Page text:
Gary Shapiro, President of CEA and a person that clashed with Tomi Ahonen, our mobile industry analyst made his comment on elections. We will refrain from commenting on his comments. Just bear in mind they’re coming from an association that supports the industry players such as mobile phone operators – which continuoulsy limit the U.S. market and resulting for U.S. to continuously drop behind the world in terms of quality of mobile phone and Internet service providers.
"Dear Innovation Movement Member,
I?m writing to share my sense of how innovation fared after last night?s election.
In a word: excellent.
In my view, the last two years have been devastating for business and the future of the country.
? The economy stagnated. Private industry lost seven million jobs while federal government jobs increased more than six figures.
?Federal spending exploded. The annual federal deficit skyrocketed to more than $1.3 trillion. The total federal debt grew and will soon surpass $10 trillion.
?New laws created new burdens. Health care and financial "reform" created new bureaucracies but did not address fundamental underlying problems with rising costs, malpractice and Freddie Mac and Fannie Mae.
?The nation shifted to a more isolationist posture for trade. Not one trade agreement was entered into, and the pending Colombia, Panama and South Korea trade agreements did not budge in Congress.
? The anti-business environment hurt job growth. Threats of new taxes and political schemes such as "card check" [now dead] and Obamacare, when met with a slower-growth economy, chilled investment in new jobs.
I am optimistic that the election will change things. Americans have spoken in favor of less government spending, and they fired the politicians pushing these massive bills that are costly and not even understood.
This change in national mood is great for innovation. The anti-deficit, anti-federal spending, pro-business shift in the electorate is 100 percent consistent with an innovation-based agenda. Now we can focus on the policy issues that will get our nation back on track: lowering the federal deficit, passing trade agreements, modernizing visas, and making more spectrum available for wireless broadband and new innovation.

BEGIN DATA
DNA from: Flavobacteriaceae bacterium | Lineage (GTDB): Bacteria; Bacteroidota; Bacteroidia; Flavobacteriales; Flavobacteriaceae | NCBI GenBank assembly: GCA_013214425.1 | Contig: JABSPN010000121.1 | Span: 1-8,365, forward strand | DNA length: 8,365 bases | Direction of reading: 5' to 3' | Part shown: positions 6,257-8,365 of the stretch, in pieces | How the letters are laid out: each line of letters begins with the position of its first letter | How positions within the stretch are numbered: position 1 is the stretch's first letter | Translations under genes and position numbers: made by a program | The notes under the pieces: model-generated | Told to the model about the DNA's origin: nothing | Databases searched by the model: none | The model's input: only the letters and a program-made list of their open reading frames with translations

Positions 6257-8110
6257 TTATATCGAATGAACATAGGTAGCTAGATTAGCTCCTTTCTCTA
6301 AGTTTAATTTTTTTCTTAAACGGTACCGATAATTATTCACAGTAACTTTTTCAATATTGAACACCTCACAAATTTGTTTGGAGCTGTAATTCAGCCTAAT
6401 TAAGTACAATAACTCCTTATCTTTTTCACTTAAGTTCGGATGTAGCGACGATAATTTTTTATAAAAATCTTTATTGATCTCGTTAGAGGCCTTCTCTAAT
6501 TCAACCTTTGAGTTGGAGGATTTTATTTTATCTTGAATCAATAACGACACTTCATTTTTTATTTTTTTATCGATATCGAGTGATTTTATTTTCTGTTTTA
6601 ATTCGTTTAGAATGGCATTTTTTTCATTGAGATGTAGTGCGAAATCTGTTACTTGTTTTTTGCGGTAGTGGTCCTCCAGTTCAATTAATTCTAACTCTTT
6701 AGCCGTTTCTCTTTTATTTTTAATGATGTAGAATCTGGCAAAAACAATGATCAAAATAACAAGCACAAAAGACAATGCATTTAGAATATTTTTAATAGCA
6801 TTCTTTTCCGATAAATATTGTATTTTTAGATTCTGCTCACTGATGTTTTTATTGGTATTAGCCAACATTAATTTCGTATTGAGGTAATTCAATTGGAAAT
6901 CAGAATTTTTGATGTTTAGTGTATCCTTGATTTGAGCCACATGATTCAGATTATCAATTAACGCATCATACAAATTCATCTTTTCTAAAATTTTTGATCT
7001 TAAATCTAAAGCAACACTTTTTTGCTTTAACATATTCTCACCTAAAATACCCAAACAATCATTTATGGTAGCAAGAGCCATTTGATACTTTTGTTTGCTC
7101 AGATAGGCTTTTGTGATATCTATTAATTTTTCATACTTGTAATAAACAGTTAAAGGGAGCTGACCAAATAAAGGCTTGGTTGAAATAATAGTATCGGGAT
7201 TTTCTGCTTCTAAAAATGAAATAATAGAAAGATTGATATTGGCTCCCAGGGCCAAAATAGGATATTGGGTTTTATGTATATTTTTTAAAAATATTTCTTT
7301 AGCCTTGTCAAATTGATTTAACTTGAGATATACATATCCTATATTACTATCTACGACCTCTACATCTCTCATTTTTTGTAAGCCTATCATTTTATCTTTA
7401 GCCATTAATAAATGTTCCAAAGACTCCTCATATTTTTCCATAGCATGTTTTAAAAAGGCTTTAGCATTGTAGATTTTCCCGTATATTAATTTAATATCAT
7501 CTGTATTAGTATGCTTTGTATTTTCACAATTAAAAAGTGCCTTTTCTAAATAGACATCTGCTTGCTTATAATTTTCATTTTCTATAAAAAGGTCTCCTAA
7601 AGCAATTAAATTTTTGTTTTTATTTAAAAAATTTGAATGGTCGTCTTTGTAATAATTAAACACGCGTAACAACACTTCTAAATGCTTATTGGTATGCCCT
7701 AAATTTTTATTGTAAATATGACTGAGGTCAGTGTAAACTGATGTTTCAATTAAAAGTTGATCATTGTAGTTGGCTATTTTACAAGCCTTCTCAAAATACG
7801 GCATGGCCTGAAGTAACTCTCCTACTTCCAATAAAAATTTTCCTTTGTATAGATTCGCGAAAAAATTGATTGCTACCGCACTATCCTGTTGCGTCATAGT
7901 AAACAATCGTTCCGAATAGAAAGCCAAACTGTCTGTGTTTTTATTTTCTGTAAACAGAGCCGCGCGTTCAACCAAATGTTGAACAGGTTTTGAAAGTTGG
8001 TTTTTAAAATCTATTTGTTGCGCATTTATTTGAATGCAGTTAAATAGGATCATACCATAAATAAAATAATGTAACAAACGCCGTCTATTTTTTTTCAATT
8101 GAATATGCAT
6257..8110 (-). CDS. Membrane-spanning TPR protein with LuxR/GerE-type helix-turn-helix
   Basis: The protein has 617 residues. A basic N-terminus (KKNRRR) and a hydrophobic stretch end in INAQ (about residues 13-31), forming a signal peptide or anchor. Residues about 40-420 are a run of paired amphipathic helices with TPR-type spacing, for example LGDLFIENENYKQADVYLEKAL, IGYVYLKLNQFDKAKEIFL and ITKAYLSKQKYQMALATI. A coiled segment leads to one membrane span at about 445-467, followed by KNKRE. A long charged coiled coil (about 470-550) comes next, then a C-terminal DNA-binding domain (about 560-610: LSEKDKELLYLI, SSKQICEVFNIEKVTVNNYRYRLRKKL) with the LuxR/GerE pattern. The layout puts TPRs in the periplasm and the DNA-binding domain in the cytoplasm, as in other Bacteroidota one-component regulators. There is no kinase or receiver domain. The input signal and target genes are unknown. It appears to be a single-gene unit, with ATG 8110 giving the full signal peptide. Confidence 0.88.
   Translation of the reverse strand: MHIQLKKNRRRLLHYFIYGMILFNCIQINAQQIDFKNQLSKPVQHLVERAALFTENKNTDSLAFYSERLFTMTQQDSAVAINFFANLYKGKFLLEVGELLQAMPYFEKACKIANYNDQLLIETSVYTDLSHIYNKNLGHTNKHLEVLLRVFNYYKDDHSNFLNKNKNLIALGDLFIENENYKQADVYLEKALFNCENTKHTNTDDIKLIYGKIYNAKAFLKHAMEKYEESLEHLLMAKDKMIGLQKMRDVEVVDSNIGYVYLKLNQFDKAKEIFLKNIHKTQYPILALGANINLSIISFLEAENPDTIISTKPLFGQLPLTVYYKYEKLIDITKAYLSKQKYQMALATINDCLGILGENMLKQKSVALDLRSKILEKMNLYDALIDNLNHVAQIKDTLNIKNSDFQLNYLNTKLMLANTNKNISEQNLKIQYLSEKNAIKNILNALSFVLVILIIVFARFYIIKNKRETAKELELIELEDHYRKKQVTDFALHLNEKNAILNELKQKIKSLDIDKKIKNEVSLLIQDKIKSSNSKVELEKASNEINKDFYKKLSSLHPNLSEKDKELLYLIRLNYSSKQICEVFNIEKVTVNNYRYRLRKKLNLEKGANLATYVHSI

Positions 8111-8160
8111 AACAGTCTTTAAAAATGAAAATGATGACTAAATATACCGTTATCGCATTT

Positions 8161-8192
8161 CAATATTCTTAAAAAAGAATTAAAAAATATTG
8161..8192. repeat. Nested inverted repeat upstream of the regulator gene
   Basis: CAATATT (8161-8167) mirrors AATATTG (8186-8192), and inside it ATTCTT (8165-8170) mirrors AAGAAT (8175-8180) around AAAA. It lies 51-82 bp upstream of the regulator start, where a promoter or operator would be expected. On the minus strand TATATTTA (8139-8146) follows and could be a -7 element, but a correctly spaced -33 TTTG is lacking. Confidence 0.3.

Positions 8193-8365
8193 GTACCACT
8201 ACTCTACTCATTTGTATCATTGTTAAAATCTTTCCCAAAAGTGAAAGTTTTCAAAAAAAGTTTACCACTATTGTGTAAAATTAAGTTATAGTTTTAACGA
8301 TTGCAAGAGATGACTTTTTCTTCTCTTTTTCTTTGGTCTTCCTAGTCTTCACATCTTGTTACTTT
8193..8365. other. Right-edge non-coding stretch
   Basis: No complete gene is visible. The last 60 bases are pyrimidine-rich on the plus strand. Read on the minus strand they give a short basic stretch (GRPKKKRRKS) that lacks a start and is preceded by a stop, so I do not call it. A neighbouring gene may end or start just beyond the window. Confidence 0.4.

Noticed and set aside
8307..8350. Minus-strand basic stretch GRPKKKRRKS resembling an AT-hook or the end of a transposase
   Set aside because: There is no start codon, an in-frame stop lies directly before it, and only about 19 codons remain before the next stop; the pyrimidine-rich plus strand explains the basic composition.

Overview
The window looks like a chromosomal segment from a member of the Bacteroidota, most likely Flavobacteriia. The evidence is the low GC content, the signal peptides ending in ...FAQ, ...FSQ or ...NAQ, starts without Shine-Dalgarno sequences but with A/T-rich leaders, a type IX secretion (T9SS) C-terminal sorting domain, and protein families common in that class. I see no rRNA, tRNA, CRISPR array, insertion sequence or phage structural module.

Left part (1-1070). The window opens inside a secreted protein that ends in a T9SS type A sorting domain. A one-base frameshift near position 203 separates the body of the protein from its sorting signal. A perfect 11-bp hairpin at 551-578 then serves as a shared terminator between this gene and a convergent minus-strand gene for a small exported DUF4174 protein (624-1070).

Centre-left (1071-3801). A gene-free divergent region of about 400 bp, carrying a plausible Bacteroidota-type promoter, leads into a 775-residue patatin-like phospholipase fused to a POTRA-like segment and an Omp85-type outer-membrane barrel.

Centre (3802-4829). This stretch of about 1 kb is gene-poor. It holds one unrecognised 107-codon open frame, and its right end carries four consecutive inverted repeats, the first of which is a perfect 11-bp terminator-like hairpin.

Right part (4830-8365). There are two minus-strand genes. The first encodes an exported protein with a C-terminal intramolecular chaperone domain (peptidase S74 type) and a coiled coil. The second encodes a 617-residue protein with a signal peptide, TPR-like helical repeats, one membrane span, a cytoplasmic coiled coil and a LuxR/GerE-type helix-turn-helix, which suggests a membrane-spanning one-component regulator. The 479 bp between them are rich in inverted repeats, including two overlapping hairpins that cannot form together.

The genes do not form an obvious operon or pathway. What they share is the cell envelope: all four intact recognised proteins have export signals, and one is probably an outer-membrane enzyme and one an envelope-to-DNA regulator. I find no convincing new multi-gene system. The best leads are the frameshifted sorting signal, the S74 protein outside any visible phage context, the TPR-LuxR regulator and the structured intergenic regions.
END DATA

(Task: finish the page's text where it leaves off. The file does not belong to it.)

There were a few disappointments last night. The biggest for us was that Democrat Rick Boucher was not reelected in Virginia. He lost his rural seat due to his cap-and-trade vote, but for the innovation community, he was the most knowledgeable and supportive of moving the industry forward through public policy.
Moreover, the defeat of two former tech CEOs, Carly Fiorina and Meg Whitman, in California is sad but not fatal. California is its own special case, and each candidate had some unique challenges in the campaign.
But we are a net gainer with a more tech-friendly Congress. Former Consumer Electronics Association [CEA] Chairman, Darrell Issa, a longtime innovation proponent, may become one of the most influential political leaders in Washington as he takes over the chairmanship of the House Government Oversight Committee. While other committees have to deal with their Democratic Senate counterparts and ultimately get approval from President Obama, Rep. Issa will have subpoena power as he occupies the large and important job of overseeing the operations of government. I believe he will be judicious and try to avoid being accused of aimless witch hunts.
The Congress will be a difficult place overall for the next two years, as we enter a battle between the Republicans finding cuts in the budget, and Democrats trying to preserve their signature big bills and set the stage for the next election.
In any case, the Innovation Movement is well positioned to be a force for change in Washington.
I?ve committed some of these thoughts on last night?s election to my latest Huffington Post op-ed, The Lesson: Americans Care About Our Future. Please share your thoughts and commentary by way of Huffington Post, or visit our Innovation Movement Facebook or Twitter feed and leave us a message.
As always, thank you for your support of innovation.
President and CEO, Consumer Electronics Association"